09 July 2012

Is VA Approval of C-123 Crews' Agent Orange a Budget-Buster?

No. Not at all. In fact, compared to the far larger numbers involved with Blue Water Navy veterans, and Vietnam Veterans We're barely a theoretical drop in the bucket and VA budget-watchers need not panic if our veterans are ever granted service-connection for dioxin exposure aboard our contaminated aircraft in keeping with our "Boots on the Airplane" claims.

Our very small numbers of aircrew, maintenance and aerial port personnel total perhaps only 1500-2000, not the hundreds of thousands from the other groups. But besides the fewer number of potential claimants for VA medical care and pensions, we note:
1. A far larger percentage of our members were career Reservists or Active Duty than the case with Blue Water Navy or the Vietnam ground forces. This means many of us eventually qualified for the military's TriCare as do other military retirees. Seeking care from TriCare instead of the VA means little or no impact on VA budget
2. A large number of us are already receiving some VA disability benefits, often for the same issues associated with Agent Orange. Thus, no additional impact if for the same issues
3. A large number of us receive military retirement pay as Reservists or Active Duty retirees. Even with a 20-year letter, any VA pension benefits are offset by military retired pay. The overall impact on the Treasury is nil, even though the VA might end up paying a veteran rather than the Air Force, and only more senior enlisted and officers whose retired pay exceeded their VA disability pay would see any impact.
4. Since retiring our aircraft in 1982, a number of our veterans have already died and will not receive either VA medical care or pensions.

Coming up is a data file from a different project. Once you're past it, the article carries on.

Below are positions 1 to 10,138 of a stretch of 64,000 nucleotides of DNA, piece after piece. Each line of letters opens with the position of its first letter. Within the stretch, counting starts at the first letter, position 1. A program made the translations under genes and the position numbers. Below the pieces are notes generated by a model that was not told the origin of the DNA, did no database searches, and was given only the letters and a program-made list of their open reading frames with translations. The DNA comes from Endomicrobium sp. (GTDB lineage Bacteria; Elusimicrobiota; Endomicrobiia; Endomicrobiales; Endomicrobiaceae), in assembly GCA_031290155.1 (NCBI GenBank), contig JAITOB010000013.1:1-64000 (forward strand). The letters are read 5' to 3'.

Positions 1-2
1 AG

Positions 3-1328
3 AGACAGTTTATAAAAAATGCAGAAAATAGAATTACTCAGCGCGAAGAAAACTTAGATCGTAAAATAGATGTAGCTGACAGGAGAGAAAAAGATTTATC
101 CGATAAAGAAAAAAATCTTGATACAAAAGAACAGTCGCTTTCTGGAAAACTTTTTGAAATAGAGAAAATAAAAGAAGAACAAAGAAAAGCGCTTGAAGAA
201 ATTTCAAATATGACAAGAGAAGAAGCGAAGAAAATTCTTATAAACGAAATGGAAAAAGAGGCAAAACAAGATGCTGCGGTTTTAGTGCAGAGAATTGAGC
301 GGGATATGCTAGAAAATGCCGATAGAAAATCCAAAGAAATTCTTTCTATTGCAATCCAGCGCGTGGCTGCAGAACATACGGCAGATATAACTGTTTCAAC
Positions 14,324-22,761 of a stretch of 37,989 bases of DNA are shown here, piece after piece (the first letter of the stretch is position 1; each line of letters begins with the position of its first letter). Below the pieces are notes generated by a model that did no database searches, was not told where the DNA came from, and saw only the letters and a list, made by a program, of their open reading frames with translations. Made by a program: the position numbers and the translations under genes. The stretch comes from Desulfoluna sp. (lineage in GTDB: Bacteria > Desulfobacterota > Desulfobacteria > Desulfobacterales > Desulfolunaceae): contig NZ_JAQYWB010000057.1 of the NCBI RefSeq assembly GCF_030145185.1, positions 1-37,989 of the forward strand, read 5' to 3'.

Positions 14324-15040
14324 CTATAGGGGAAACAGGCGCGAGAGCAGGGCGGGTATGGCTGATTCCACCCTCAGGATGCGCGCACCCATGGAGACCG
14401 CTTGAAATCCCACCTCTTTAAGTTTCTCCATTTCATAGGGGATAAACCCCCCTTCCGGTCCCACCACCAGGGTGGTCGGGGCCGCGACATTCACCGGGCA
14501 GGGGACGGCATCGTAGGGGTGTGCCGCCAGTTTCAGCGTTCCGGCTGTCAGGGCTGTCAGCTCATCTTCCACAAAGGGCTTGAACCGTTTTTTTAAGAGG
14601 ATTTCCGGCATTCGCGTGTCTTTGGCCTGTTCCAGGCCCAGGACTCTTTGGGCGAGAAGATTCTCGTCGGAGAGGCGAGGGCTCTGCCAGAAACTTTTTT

5. Nearly all of us are now in the Medicare age range and might not elect to approach the VA for medical care. Many live too far from VA medical facilities to seek convenient care there.
6. Having scattered across the country over the decades, not all of our veterans will ever get word of any VA benefits eligibility.
7. A very large percentage of our veterans are also Vietnam veterans and thus already fully eligible for Agent Orange benefits.

But forget all the above! It is just not the job of these VA administrators to stand in the way of qualified veterans to protect their budgets. Congress has the job of providing the VA necessary resources to meet veterans' needs...VA administrators instead should restrict themselves to insuring all eligible veterans receive all appropriate benefits!

Bottom line: we're the veterans. We served honorably in especially hazardous situations. Turns out we encountered a hazard aboard our C-123 which poisoned us and which the VA now must treat us with compassion and justice. This will begin with their allowing at least the possibility that exposure did occur.

...and from the Blue Water Navy Veterans' site: 
We're not talking about dollars. We are talking about human lives. We are talking about separating the piles of dead, alive and wounded people -- people who have made a contract with the U.S. Government to agree to be trained and shipped off to some foreign land to fight for, and possibly die for, the U.S. Government. There is a middle ground between those two extremes, and those are the wounded and others sickened in the Nation's service. They are individuals who fought and did not die, but found themselves somewhere in the middle with varying degrees of injuries. These wounded veterans need to be cared for. They are a 'cost of war' and require this country to take care of them for the remainder of their lives. They often need to be compensated because their wounds and disabilities keep them from returning to the active workforce to make a living to pay for the necessities of life for themselves and their families. They automatically assume that the U.S. Government will be gracious enough to regard them as veterans so they can receive this compensation, along with health care and other benefits that have been devised by a department of our government specifically in existence to care for these wounded veterans. They generally assume that this care they receive from the Department of Veterans Affairs will be life-long and of such a quality that they are as comfortable as possible as they live out their lives with the limitations of their wounds, whether those are mental or physical. 
But we're mistaken! 

John Paul Rossie, Executive D
irector (Blue Water Navy Vietnam)

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